Entertainment in evenings in India consist of cultural events, festivals, discotheques, casinos, jazz concerts, and much more. In Mumbai, most of the active spots for nightlife are located at major hotels or in more exclusive suburbs. Due to this, there may be dress codes or codes of etiquette so check before you attend any events.

    For socialising in the daytime, Mumbai is home to many galleries and museums. The National Centre for Performing Arts (NCPA) is a great place to watch live theatre. There are plenty of delicious restaurants for meals out too, many of which are listed on FourSquare.

    As part of our services, Gerson Relocation offers cross-cultural training to help you make the most out of your time in Mumbai. Get a free quote for our international relocation services.

    Two men throwing colourful paint dust at each other in the streets of Mumbai, India

    Finding Accommodation in Mumbai

    When moving to Mumbai, you will be surprised to find that housing in Mumbai is some of the most expensive in the world and very difficult to obtain. Renting is recommended over buying property for foreigners, and more rental property is coming on the market all the time. Companies that transfer international employees to Mumbai often have long term leases on property for new arrivals to use. Bungalows and houses are rarely found available to rent so most people live in apartments with 1, 2, 3 or 4 bedrooms. By international standards, bathrooms and kitchens can be quite disappointing, and refurbishments are often required before moving in.

    The famous Chhatrapati Shivaji Maharaj Terminus in Mumbai, India

    Housing Areas in Mumbai

    Expats moving to Mumbai typically choose to live in 3 areas in South Mumbai or 2 areas in North Mumbai, listed below. There are good schools in most popular expatriate neighbourhoods, such as the Bombay International School.

    South Mumbai consists of uneven land with urban areas sprawled across it, typically apartment-based living. Many apartments have a sea view thanks to it running along the seafront. Parks for exercise and children’s play as well as various recreation facilities are available. This area is also quite accessible from the city centre, despite traffic increasing the drive to around 20-45 minutes.

    Cuffe Parade: This neighbourhood is fairly densely populated but is very close to commercial centres for shopping and facilities of every kind. International schools are also commonly found here, such as the American School.

    Malabar Hill: Expatriates prefer to live in Malabar Hill due to the close proximity to international schools, including the French, German, and Russian schools. Malabar Hill is also close to good shopping facilities and spacious green areas. Apartment complexes typically have good security systems and intercoms.

    Worli: Worli is located just 4 miles from Malabar Hill and the American School. Not all housing options will meet typical Western standards, however there is some moderately priced accommodation available here.

    North Mumbai includes popular neighbourhoods among expatriates with young children due to the location of the new American School complex. These suburban areas are on a flatter area and contain mainly apartment living but also some bungalows available for rent. Terraced houses and single-family homes sometimes appear on the rental market so keep your eyes open. A park for joggers with a children’s play area, as well as the beach club and other recreational facilities, are also accessible from North Mumbai neighbourhoods.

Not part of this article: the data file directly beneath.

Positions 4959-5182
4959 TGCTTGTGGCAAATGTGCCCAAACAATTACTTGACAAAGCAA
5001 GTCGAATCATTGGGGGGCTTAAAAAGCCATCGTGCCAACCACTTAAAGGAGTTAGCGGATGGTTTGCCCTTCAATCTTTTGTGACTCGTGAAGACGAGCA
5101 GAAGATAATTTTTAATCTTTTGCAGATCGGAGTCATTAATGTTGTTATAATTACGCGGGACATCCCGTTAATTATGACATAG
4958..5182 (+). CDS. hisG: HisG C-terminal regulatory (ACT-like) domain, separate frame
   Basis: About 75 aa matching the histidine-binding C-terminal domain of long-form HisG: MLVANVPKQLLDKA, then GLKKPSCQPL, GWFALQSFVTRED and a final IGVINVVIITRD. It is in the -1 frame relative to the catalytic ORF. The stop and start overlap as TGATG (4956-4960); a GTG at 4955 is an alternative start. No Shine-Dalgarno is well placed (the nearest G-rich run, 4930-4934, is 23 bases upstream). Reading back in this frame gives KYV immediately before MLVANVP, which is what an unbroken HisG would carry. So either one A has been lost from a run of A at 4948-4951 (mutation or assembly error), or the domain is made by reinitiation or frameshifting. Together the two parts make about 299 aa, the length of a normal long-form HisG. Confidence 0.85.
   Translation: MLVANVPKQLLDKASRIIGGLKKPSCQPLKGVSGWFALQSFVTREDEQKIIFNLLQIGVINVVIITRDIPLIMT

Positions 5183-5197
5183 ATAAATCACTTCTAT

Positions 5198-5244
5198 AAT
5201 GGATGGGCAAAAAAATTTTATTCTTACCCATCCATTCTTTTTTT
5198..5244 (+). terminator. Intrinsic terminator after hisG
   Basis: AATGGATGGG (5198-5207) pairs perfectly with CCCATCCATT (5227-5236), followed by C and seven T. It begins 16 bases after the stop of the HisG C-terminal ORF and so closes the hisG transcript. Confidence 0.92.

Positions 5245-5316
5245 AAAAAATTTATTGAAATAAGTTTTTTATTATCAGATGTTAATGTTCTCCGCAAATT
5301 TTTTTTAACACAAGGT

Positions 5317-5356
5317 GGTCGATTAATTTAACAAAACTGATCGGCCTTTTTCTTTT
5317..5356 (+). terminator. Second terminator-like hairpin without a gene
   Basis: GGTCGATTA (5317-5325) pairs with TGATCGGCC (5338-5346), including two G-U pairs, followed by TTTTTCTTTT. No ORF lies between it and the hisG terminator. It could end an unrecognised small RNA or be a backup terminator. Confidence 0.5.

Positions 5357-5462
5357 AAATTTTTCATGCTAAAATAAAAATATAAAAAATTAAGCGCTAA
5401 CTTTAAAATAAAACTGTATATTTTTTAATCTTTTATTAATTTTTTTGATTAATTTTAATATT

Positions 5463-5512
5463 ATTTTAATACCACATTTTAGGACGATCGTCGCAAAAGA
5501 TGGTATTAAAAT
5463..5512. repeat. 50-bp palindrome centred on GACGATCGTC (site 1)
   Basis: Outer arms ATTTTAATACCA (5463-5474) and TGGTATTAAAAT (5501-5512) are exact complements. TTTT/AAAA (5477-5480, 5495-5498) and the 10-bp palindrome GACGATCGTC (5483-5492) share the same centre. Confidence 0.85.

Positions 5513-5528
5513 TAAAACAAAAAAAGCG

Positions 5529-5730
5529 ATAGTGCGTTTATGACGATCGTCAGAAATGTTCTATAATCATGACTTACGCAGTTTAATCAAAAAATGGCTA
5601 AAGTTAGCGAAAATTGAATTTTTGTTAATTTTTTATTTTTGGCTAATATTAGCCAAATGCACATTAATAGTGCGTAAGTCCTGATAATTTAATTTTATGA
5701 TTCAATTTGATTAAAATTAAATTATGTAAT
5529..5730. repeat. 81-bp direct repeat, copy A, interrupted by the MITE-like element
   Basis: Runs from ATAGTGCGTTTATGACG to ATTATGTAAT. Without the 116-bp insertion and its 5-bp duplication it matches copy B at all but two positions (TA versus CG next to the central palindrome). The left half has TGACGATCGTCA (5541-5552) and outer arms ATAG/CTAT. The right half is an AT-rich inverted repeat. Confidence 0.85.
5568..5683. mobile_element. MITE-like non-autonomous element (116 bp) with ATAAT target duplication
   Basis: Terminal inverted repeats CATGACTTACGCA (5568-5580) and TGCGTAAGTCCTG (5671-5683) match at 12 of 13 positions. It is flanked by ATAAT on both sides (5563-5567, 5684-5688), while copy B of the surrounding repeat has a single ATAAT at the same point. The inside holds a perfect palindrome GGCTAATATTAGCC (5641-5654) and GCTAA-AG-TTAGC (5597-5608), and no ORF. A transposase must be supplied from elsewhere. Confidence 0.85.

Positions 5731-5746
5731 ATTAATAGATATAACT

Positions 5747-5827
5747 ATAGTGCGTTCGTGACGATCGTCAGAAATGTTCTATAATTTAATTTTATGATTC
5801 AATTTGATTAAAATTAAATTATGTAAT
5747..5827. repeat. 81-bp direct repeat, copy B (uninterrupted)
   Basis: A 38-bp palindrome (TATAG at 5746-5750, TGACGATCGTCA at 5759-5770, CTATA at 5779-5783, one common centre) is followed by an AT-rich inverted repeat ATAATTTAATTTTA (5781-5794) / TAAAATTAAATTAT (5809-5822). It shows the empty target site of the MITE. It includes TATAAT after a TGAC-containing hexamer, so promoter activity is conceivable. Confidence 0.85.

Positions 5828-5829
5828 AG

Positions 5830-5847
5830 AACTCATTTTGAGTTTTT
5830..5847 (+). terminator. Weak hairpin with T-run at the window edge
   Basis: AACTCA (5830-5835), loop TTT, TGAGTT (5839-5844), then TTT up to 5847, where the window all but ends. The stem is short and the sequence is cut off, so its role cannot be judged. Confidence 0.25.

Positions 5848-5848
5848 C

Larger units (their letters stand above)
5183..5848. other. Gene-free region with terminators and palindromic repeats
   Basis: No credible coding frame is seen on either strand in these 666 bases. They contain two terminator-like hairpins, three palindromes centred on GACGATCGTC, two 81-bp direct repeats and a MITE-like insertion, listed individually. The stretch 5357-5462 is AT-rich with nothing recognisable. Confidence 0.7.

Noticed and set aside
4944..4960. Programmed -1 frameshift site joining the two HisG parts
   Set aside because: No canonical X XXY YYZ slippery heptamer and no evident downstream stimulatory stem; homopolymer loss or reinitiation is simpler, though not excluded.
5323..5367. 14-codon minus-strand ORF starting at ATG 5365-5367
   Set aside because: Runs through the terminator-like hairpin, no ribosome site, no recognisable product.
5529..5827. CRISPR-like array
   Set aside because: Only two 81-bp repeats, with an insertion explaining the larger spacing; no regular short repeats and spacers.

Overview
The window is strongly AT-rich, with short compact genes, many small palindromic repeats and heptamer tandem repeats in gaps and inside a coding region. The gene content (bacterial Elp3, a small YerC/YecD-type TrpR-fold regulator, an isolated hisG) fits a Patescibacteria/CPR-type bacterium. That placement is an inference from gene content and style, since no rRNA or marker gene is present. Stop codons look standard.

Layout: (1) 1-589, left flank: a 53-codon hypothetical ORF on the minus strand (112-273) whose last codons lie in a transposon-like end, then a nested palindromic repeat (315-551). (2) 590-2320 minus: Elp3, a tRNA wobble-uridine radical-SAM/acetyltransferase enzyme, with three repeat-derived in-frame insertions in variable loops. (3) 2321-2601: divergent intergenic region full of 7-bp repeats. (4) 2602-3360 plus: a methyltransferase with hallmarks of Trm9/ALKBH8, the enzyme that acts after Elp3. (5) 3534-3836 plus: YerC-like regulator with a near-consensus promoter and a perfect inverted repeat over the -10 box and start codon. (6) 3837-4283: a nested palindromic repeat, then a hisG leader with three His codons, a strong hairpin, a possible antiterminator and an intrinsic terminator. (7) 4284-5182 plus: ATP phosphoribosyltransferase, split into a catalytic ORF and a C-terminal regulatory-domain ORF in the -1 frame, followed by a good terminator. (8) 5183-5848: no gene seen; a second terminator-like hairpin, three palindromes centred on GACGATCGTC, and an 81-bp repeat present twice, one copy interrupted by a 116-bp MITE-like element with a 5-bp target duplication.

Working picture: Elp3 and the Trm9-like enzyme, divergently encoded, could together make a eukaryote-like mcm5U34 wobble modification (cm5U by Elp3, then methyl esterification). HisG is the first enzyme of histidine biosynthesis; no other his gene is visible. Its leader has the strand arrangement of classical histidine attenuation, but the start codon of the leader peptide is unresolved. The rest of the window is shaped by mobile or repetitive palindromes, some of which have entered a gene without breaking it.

Bandra: This housing area has good links to the American School, the local domestic airport, and the international airport. The Bombay central business district is just 10 miles away from Bandra, however traffic can mean the drive takes up to an hour. Apartments, bungalows, and houses, either free standing or semi-detached, are commonly found for rent here.

    Juhu: This residential belt stretched from Bandra to Juhu close to the beach. It offers acceptable apartments, houses, and bungalows that are close to large shopping centres and hotels in the area. The secondary school campus of the American School is located just 6 miles away and the École Mondiale World School is also located in Juhu. The domestic and international airports are just 3 and 6 miles away respectively.

    Short Term Housing in Mumbai

    If moving to Mumbai, it may be a good idea to find temporary accommodation while searching for suitable housing arrangements. There are many local newspapers that feature agents specialising in finding temporary accommodation, such as the Hindustan Times on Sunday.

    Serviced apartments were difficult to find one upon a time but are becoming more popular in Mumbai and the rest of India, often offered by luxury hotels. These are expensive options, however, and more affordable alternatives are difficult to find. Several agencies service individually-owned apartments to rent to corporations, which could be a more affordable option for short-term housing in Mumbai. Residence Hotels are also available, offering fitness facilities, transportation, and breakfast on site.

    Gerson Relocation provides a serviced accommodations search to find short-term housing options in every country. Contact us to benefit from this and our other relocation services on your international relocation.

    Interested in information on another country? Take a look at our other International Relocation guides.